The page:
Thursday, July 7, 2011

How to Eat to End Constipation

Constipation can be a literal pain in the butt, but how many people are brave enough to ask their doctors (or anyone else) what to do about it? It may seem too gross to think about, but the fact is, what goes in most definitely affects what comes out. The good news is, in most cases, the key to putting a stop to constipation is figuring out what to put on your dinner table.*

# 1. The best way to get things moving again is to focus on two simple things: drinking plenty of water or other clear fluids (at least 8 cups, or about as much as in a two liter soda bottle, per day) and eating foods that give you enough fiber (25 grams for women and 38 grams for men) each day.
# 2. Considering that most Americans get less than half the water and fiber they need each day, this may seem too hard to do. But check out the tips for a few easy ways to do both.  

5 strategies for drinking 8 cups of water per day:
 - Sip away the day. Keep refillable, chilled water bottles on hand at your desk or workplace and take little sips all day long.
 - Keep it handy. Always carry a filled water bottle with you, wherever you go. Even if it's just to the grocery store.
 - Eat your water. Eat low-salt, broth soups and plenty of fresh or frozen fruits and veggies for lunch or dinner. (bonus: soups, fruits and veggies fill you up fast and are low-calorie, too, so you'll be more likely to eat less and keep your waistline in check, too.)
 - Ramp up the flavor. Add lemon or lime slices (or other fruits) to your water to keep things interesting and flavorful. Or if you get bored with drinking water, try making a spritzer using 1 oz (about one finger's width) of juice and 7 oz of seltzer water.
 - Water at the table. Always set the table with glasses of water, and ask for water at restaurants.

5 ways to eat more fiber
 - Eat plenty of fruits and veggies--plenty means at least half your plate! Have fresh fruit for breakfast, or add veggies to your eggs. Have a salad as a side and tuck veggies into your sandwich or wrap. Eat soups with plenty of veggies for dinner. Take a bag of raw veggies or fruit with you in the morning so they're handy when you get hungry mid-morning and mid-afternoon. (Bonus: be prepared for the compliments you'll start getting on how great your skin looks after you've started eating tons of fruits and veggies--you'll be amazed at the difference!)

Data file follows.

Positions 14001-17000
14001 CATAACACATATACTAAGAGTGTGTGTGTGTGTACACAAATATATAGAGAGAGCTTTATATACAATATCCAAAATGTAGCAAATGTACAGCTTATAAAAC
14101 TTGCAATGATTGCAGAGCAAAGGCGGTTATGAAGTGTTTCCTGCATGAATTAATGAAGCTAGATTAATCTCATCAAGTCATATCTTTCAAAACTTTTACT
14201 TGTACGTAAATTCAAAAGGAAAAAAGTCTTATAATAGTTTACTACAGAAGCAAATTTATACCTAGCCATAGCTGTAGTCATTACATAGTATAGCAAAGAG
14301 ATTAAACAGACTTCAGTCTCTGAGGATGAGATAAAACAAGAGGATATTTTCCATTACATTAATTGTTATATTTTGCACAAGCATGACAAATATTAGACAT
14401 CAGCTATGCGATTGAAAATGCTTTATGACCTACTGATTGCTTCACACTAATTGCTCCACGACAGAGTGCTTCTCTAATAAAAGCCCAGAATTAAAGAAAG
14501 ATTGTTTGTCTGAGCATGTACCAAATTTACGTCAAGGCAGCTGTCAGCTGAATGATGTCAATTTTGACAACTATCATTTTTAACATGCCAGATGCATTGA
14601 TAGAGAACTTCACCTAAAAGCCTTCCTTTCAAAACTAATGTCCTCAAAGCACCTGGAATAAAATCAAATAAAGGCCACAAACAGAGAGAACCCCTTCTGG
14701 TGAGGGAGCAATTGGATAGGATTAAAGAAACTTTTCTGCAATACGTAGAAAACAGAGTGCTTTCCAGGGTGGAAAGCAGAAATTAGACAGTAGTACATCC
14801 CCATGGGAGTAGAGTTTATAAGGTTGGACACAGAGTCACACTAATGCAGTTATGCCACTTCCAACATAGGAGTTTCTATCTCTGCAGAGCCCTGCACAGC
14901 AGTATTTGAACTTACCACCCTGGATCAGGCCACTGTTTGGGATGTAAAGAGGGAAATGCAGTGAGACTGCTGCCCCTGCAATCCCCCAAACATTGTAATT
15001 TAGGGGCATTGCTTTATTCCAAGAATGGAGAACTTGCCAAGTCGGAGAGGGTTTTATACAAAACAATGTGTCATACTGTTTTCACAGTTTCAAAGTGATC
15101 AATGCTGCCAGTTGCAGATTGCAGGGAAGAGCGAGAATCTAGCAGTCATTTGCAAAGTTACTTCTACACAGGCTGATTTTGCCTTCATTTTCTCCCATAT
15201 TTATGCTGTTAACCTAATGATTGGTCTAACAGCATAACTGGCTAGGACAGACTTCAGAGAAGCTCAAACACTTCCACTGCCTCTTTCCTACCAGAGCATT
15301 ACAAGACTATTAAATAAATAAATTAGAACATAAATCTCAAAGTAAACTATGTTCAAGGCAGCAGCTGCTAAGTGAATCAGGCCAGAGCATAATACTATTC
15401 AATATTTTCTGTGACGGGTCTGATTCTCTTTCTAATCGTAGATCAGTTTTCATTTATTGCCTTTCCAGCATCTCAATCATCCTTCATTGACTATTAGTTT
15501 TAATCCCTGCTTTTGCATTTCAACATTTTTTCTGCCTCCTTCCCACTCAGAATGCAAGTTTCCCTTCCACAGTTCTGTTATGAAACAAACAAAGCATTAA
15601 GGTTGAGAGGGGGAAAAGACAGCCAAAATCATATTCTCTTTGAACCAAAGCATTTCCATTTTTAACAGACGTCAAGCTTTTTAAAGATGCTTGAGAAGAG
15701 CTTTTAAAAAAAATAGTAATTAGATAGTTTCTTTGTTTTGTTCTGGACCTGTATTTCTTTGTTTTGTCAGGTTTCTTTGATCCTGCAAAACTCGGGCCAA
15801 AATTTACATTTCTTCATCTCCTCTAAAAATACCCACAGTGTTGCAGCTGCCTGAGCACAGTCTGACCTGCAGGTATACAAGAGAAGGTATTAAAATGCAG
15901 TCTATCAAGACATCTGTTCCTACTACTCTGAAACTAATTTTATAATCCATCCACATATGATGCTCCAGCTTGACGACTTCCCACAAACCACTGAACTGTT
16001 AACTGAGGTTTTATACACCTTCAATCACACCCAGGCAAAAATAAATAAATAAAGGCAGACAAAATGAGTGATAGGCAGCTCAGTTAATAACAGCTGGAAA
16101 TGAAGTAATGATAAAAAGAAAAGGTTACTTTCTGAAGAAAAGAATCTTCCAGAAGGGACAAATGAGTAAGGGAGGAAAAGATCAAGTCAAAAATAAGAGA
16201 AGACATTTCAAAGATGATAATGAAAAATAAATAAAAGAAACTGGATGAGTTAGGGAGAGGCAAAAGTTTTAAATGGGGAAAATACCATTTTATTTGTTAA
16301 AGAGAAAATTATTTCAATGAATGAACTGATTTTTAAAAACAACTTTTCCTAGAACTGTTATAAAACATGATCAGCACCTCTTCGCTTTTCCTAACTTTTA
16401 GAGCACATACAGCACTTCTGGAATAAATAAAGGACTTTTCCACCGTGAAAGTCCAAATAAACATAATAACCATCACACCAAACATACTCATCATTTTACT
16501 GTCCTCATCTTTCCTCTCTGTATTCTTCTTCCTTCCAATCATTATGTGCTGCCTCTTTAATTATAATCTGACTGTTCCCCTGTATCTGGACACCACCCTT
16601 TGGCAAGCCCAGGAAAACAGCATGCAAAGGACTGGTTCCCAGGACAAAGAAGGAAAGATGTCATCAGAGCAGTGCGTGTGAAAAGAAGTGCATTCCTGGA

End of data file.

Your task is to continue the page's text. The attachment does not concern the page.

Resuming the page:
- Bite into some beans. Add rinsed, canned beans to salads, soups, omelets, stews, casseroles, pasta, meatloaf and hamburgers, and even brownies (seriously! but mash them first), for a big fiber boost. (Bonus: beans are low-calorie, filling and ultra nutritious, too).
 - Grab some whole grains. Read ingredient labels and look for whole grain flours as the first ingredient in breads and baked goods. (Note: Multi-grain, Wheat flour, Unbleached wheat flour and Enriched wheat flour are NOT whole grain. Look for 100% WHOLE wheat or other whole grain flour. Key word: WHOLE!). Choose brown rice over white, stone-ground tortilla chips over potato chips and whole grain pasta over white pasta. If you're going to eat potatoes, wash them carefully, but don't peel the skins. (Bonus: Popcorn is a whole grain and it has tons of fiber and not too many calories if you don't slather it in butter!)
    - Drink your fiber. Make a smoothie with berries (fiber powerhouses!), apples (their fiber clears out cholesterol and improves heart health, too), avocados for creaminess, fiber and healthy fat, and even carrots or other veggies, along with your favorite ingredients.
 - Powerful powders. If you still can't get enough fiber, try adding good quality fiber powders like USANA Health Science's Fibergy Plus, to any dish--even to cold cereal. (Go to, click on shop online and search for Fibergy).

* When adding more fiber to your diet, do it gradually. Making sudden, drastic changes may give rise to other digestive problems such as bloating or gas. Try adding one extra serving of a high-fiber food every day for a week, then increase to 2 servings the next week.
*  If the extra fiber gives you gas, try using a good digestive enzyme, such as USANA's Digestive Enzyme to reduce the discomfort and better absorb the nutrients in your food. (Go to, click on shop online and search for Digestive Enzyme)
*  Only add more fiber if you're also drinking at least 6-8 cups of water per day, to reduce the chances of bloating, gas and constipation.
*  Expect to see changes in your elimination patterns in the beginning, such as increased frequency of going to the bathroom and looser stools (that's the point, after all!). These kinds of changes are completely normal.
*  If you still experience constipation after following the recommendations above, consult your doctor to rule out diseases or other medical conditions.

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